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November 6, 2013

A bank that offers salvation

Many people believed that in the Coop Bank they had found a bank that looked like a bank and felt like a bank but yet behaved in a way that was driven by ethical values and not the vagaries of the free market.  Many of the same people will have been disheartened to learn that their bank has fallen prey to a group of US hedge funds. Whether there’s a mass upping of sticks and moving elsewhere could depend on whether there’s anywhere to go. Seems there is one remaining paragon of banking virtue. 


Patrick Collinson and Rupert JonesThe Guardian, 26 October 2013

It has never sold payment protection insurance. It has never had a customer complain to the financial ombudsman. It has never been fined by the regulators – and it was certainly not mixed up in the Libor scandal. Yet it offers customers a full current account service, with debit cards, cash machine access, savings accounts, cash Isas and internet banking. As Co-op Bank’s 4.7 million customers reel in shock at its effective takeover this week by US hedge funds, many are looking at ethical alternatives – and Reliance Bank for the first time in its century-long history is finding itself in the spotlight.

Founded in 1890 as the Salvation Army Bank, today it has assets of more than £200m, much of it from churches and charities as well as private customers. It says its mission is to “stand out as a bank with a Christian and ethical conscience”, donating 75% of its profits to the Salvation Army – which still retains control of the bank despite the bank’s name change to Reliance.

Throughout the financial crisis Reliance Bank has remained in profit – which it puts down to its low-risk, ethical business model – and it has the sort of internal capital ratios and financial safety cushions that the major high street banks can only dream of.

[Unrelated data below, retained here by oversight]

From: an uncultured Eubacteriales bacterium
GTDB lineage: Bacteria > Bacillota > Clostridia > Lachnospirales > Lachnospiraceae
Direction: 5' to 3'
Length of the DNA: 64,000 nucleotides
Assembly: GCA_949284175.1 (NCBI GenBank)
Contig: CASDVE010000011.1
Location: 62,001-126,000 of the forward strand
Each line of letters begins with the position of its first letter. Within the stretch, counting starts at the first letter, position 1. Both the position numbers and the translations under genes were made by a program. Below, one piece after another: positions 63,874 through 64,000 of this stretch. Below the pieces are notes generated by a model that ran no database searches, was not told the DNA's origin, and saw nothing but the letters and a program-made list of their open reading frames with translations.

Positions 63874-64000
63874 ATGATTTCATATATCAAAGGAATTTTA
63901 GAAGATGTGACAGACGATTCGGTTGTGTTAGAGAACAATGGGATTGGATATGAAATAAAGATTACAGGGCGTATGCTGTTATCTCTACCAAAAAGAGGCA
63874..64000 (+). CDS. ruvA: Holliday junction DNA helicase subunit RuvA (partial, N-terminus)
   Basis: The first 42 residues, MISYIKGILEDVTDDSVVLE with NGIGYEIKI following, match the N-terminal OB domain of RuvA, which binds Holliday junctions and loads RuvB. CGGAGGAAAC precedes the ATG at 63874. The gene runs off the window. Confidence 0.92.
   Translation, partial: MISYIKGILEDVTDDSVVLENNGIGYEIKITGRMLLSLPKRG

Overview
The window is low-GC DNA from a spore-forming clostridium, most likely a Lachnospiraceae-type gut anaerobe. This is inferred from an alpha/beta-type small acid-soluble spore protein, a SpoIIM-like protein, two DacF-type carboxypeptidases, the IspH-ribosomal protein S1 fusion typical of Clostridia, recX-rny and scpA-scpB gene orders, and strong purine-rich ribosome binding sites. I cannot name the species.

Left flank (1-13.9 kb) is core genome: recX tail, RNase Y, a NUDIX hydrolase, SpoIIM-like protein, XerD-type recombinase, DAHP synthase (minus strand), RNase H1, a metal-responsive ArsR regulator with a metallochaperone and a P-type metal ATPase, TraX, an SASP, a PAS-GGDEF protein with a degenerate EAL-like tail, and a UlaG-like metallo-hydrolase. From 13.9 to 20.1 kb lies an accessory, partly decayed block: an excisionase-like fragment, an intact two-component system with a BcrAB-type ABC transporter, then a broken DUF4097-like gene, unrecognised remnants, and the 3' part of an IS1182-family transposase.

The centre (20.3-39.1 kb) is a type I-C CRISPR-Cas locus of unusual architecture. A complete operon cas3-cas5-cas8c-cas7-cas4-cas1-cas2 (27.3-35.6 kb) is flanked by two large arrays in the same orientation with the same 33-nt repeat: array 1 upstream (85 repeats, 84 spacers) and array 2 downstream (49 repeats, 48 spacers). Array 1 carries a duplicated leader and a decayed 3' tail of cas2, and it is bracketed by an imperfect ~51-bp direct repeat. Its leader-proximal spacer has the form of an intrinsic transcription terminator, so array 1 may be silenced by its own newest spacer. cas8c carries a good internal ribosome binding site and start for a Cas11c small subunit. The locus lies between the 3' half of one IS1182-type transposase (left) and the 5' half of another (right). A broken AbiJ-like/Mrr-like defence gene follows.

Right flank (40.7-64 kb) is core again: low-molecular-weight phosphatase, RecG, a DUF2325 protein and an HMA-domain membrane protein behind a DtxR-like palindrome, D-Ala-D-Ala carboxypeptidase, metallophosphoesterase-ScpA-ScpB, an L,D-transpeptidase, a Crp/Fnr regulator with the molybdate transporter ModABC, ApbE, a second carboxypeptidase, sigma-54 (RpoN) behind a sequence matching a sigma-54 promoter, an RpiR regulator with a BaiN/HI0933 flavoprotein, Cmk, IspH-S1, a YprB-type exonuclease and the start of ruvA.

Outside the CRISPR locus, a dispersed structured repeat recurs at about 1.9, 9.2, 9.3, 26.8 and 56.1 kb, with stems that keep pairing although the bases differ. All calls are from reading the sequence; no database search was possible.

It does confess to paying bonuses – which critics say drove other banks into reckless risk taking. But while Barclays handed shares worth £70mto one individual, Rich Ricci, at Reliance the five top managers shared a bonus pool of £2,446 last year (no, we didn’t forget to put an ‘M’ at the end of that) – £489.20 each – although they still felt incentivised enough to run a bank. Reliance says it has an absolute ceiling on bonuses of 10% of salary. Its managing director designate, Paul Underwood, says: “The other banks are being encouraged to go back to basics. We never deviated from that in the first place.”

Reliance’s 5,000 customers are covered by the Financial Services Compensation Scheme, and it offers mortgages at rates starting at 2.49%. But it won’t give you a credit card. “Our shareholder [the Salvation Army] thinks credit cards are part of the problem with society,” says Underwood.